He might be the kindest governor I’ve ever met. I believe he genuinely cares about people and loves his state.
Haslam, a Republican, has rejected the notion that his easygoing governing style doesn’t get results.
There is a strong argument that he is correct.
In his seventh State of the State address to lawmakers last Monday, Haslam described how that style has worked: More Tennesseans have a job today than ever in the state’s history; since its launch in 2014, more than 33,000 students have enrolled in college as a result of the Tennessee Promise scholarship program; and state government’s financial solvency features a AAA credit rating.
But he doesn’t have a track record of exerting his will and playing hardball with fellow Republican lawmakers who hold supermajorities in both the House and Senate.
Let’s look at what happened during the start of his second term.
After being re-elected in a landslide in 2014, Haslam worked hard to negotiate a Medicaid expansion plan with the federal government, but that came to a crashing halt just days into a special 2015 legislative session. Lawmakers rejected his signature proposal to extend health coverage to 280,000 low-income Tennesseans.
Now Haslam may be looking at a repeat scenario with the pushback his proposed seven-cent gas tax hike and transportation funding reform measure are getting.
On Wednesday, state Rep. David Hawk, R-Greeneville, presented an alternative plan to instead dedicate 0.25 percent of the state’s total sales taxes collections to transportation projects.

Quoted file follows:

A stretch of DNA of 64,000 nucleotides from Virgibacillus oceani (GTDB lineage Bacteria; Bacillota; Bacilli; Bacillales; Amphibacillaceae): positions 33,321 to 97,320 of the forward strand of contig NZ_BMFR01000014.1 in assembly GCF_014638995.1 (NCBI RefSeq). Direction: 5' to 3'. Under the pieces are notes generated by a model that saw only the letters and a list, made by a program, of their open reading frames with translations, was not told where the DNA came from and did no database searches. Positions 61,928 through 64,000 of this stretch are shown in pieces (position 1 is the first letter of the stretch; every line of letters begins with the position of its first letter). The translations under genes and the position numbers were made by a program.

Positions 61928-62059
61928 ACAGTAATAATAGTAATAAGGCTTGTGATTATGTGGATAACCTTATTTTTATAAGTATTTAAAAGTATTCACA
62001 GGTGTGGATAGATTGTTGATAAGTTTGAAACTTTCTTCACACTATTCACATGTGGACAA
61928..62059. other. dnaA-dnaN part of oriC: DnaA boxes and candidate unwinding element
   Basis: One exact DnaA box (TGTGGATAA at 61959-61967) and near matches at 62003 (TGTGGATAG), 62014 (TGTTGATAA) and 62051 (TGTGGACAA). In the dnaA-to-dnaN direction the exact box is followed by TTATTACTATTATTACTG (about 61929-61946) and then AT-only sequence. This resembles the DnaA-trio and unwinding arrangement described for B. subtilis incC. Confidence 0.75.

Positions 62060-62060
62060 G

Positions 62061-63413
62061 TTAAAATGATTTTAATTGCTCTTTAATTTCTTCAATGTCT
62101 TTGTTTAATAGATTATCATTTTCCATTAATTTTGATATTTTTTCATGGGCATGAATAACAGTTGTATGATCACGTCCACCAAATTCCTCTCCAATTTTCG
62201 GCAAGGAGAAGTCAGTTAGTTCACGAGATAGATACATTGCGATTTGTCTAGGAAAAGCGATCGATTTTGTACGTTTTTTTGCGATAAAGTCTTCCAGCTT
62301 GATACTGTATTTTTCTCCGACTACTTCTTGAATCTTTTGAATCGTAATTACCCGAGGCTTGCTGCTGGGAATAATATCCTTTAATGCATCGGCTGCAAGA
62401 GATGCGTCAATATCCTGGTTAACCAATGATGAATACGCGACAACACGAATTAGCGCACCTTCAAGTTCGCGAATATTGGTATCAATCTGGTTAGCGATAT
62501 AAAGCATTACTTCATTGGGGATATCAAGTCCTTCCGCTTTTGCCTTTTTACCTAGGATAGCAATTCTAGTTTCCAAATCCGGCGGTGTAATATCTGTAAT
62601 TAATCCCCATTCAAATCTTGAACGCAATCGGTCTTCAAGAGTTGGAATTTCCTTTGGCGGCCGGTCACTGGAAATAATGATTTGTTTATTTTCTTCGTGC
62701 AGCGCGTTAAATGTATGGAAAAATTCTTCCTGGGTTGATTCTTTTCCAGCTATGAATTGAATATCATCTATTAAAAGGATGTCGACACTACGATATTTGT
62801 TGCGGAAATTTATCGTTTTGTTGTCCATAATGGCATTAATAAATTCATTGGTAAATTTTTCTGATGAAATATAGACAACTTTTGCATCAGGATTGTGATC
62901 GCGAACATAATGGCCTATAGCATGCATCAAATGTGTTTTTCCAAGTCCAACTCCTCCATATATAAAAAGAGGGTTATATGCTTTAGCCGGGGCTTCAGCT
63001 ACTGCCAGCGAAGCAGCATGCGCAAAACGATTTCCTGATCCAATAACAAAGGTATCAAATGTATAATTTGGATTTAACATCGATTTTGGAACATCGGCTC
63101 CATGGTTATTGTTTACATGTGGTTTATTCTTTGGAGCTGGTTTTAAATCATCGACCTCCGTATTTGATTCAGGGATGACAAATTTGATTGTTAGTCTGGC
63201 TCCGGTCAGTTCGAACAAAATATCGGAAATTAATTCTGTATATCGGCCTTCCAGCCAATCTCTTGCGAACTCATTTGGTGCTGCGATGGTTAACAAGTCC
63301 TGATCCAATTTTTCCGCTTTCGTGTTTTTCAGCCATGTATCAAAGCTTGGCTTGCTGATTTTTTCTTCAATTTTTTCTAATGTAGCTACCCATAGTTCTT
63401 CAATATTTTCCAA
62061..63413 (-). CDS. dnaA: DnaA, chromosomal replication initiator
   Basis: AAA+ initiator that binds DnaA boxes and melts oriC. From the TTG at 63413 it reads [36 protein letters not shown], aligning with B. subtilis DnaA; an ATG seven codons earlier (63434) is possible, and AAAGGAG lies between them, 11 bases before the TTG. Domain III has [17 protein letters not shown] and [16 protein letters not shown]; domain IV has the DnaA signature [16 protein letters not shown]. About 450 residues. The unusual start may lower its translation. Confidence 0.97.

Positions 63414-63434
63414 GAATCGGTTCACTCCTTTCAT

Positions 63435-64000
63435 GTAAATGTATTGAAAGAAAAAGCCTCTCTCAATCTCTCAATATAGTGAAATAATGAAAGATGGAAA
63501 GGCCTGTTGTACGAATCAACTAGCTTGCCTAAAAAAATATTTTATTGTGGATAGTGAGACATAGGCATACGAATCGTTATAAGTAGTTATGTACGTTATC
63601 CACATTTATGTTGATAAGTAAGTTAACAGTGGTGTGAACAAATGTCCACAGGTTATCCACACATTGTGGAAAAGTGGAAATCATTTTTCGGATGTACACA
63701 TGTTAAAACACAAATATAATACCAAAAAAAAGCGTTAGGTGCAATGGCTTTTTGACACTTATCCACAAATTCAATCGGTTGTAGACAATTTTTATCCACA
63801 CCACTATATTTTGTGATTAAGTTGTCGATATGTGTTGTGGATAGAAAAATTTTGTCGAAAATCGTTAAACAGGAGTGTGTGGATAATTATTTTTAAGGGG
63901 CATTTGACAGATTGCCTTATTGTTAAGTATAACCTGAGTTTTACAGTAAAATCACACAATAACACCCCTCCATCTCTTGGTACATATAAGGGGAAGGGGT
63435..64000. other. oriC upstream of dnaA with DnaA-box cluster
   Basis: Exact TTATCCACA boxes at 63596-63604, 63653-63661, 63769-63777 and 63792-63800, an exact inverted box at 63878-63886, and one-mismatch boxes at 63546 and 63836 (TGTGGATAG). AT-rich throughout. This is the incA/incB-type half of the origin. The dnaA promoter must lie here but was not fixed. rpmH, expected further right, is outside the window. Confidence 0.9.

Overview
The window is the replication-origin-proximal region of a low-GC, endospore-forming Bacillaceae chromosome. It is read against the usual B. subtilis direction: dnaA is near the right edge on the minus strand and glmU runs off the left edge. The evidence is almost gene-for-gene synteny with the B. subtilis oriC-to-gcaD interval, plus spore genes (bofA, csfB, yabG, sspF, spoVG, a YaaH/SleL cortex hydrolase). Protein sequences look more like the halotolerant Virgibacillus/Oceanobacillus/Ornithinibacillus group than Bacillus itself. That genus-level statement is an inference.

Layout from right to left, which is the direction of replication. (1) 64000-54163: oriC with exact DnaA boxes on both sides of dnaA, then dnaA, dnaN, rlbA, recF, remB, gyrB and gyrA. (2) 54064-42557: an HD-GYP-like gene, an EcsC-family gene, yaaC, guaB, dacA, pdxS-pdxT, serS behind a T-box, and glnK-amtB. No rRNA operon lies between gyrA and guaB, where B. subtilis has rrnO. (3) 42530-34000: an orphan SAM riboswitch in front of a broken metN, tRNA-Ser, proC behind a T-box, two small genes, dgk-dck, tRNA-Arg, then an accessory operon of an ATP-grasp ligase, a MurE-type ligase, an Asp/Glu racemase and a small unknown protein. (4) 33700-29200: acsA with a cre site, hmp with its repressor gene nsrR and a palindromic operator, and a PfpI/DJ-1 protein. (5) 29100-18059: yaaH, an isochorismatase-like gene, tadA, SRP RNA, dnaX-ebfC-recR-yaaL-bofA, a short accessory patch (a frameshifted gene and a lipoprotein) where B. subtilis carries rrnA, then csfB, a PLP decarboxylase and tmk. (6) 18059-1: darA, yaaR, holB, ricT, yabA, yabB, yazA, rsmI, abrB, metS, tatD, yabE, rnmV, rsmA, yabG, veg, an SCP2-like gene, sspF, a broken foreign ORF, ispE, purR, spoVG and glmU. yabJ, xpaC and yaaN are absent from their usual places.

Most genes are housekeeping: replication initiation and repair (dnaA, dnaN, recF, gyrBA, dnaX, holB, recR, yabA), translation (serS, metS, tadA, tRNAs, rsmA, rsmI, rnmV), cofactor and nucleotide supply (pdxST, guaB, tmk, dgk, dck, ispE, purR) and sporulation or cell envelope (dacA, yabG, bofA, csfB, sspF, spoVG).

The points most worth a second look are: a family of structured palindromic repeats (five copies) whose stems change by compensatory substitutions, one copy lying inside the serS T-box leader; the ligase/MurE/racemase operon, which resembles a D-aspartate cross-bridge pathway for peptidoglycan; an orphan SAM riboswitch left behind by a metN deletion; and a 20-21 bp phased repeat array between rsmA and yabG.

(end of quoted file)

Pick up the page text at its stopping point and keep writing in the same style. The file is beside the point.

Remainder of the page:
There has been no gas tax increase since the administration of the late Gov. Ned McWherter, a Democrat, who was a fiscal conservative but also a physically imposing man.
If McWherter would have pitched a gas tax increase today, I believe he would have called every lawmaker into his office one by one and said: “Look, if you don’t support this, your district won’t get any road dollars.”
Former Gov. Phil Bredesen, another Democrat, described McWherter as one of his mentors. Bredesen was good at crafting what I’ll call the “Do This Or The End Of The World Will Happen” memo sent to lawmakers when he felt strongly about something.
Bredesen also wasn’t afraid about making cold executive decisions. He often engaged in long and wasted negotiations with advocates of TennCare, the state’s Medicaid program. Those advocates were good at taking the state to court and squandering millions of dollars in legal fees, Bredesen told the Associated Press when he left office in 2010.
At one point in 2005, Bredesen disenrolled 170,000 adults from TennCare in what some critics called the biggest cut to public health insurance in the nation’s history.
Every governing style is different, but my point is there is precedent plus scenarios for playing political hardball.
So instead of telling his transportation funding reform plan’s opponents, “Show me the math on your plan,” maybe Haslam should be channeling his inner Ned McWherter or Phil Bredesen.